It’s almost December, and that means it’s time to start thinking about business Christmas gifts. Gift-giving can get complicated fast. There are thousands of websites and stores that offer gift ideas for businesses, but just because you can give your clients a tub of tootsie rolls with your logo on them, does that mean you should? Here are some thoughts on the why, the who and the what of giving.
You need to be clear about why you give before you can properly decide on what to give. We give gifts as a simple expression of goodwill and to thank our clients for their business, of course. But if it was no more than that a standard gift basket would suffice for everyone. For a business, especially a small business, there are two additional reasons for giving:
- To remind clients that you are there. Your favorite project manager at the agency or contact person at your client’s company may move on, and they won’t necessarily leave a memo telling their successors in bold print that you are the one to call.
- To remind clients why you are special. Why should they keep calling you rather than that new translator who just contacted them? It’s wise to remind your clients of your unique value on occasion. This is a prime opportunity; don’t miss it.
Make a list of who should be included on your gift list before you order that jumbo pack of personalized pens. (In fact, don’t give cheapie pens at all; more on that later.) Obviously, the list should include any client you want to keep working with. But also think carefully about who you address the gift to. Even if you always work with one particular person at an agency or a direct client, he or she is most likely part of a team that works on the same projects, so you might want to address the gift to the team, or to “Elsa and her amazing team”, for instance. In the case of a direct client, it doesn’t matter if the other team members are not involved in the translation aspect of the project, because by including them you subtly position yourself as a contributor to the team rather than a supplier of a commodity.
Nothing you can order by the barrel for $4.99. Branded pens, notepads and the like are fine to hand out at conferences or in the course of day-to-day business, but for actual gifts you need to go beyond the obvious and the mass-produced. You’re trying to build a brand here, and you presumably don’t want to be associated with “cheap commodity” and “poor craftsmanship”.
It doesn’t have to be expensive; it just can’t look cheap and it has to show some thought. In her blog post http://translationtimes.blogspot.com/2009/11/marketing-idea-of-week.html, Judy Jenner mentions two Dutch-English translators who gave their clients beautifully crafted USB drives embedded in wooden shoes. That’s a good example of intentional gift giving that doesn’t break the bank.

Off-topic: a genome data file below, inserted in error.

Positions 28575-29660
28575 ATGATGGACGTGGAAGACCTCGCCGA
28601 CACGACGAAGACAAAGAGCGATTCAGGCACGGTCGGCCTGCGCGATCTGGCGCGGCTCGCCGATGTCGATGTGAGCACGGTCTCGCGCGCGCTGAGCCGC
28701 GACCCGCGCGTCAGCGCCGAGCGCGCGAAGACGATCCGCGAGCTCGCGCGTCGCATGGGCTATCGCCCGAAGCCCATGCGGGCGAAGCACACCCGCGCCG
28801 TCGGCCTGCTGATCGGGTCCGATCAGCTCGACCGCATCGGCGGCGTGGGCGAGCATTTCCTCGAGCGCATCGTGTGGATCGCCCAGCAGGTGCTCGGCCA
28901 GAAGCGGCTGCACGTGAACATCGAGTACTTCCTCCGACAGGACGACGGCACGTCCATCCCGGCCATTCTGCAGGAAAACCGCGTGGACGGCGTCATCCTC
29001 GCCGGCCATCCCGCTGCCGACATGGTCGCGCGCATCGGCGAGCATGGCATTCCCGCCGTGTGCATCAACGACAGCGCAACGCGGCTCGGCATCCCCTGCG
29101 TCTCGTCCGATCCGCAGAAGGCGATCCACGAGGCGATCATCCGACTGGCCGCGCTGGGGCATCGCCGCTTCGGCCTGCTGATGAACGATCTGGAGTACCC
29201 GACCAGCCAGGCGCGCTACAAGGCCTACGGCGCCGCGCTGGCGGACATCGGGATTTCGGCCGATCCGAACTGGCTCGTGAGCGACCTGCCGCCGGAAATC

Along the same lines, presentation is important. First impressions matter, so give some thought to the way the gift is packaged or wrapped.
The most bizarre example of “think before you communicate” I ran into is of a freelancer, who shall remain anonymous, who recommended something called “the ex pen holder” as an excellent business gift. The holder is shaped like a human figure and it looks like it’s being impaled by the pens. It’s memorable, I’ll give it that, but I don’t see “voodoo-revenge fantasy” as a good brand-association for your average freelancer looking to strengthen business relationships.
Here are a few more things to avoid.
- Giving a gift to someone of the opposite sex that can be perceived as too intimate. Give gender-neutral gifts if you’re not sure.
- Misspelling the name of the recipient. Always a faux pas, but especially awkward when committed by a language professional.
- Leaving the price tag on.
- Giving gifts to potential clients. It looks like a bribe.
- Giving a discount offer on your services as a “present”. They have to spend money to get your gift? Tacky.
- Gifts symbolizing your country that are made in China. Unless you’re from China. I hope they checked those wooden shoes…
The following points are taken from an article by Dean Foster, expert and speaker on culture in business. I’ve summarized some of his suggestions in my own words here, but you can read the whole article in the International HR Forum at http://tiny.cc/e2vupx.
- Southeast Asian recipients: no white boxes (white is associated with death), and no unwrapped gifts.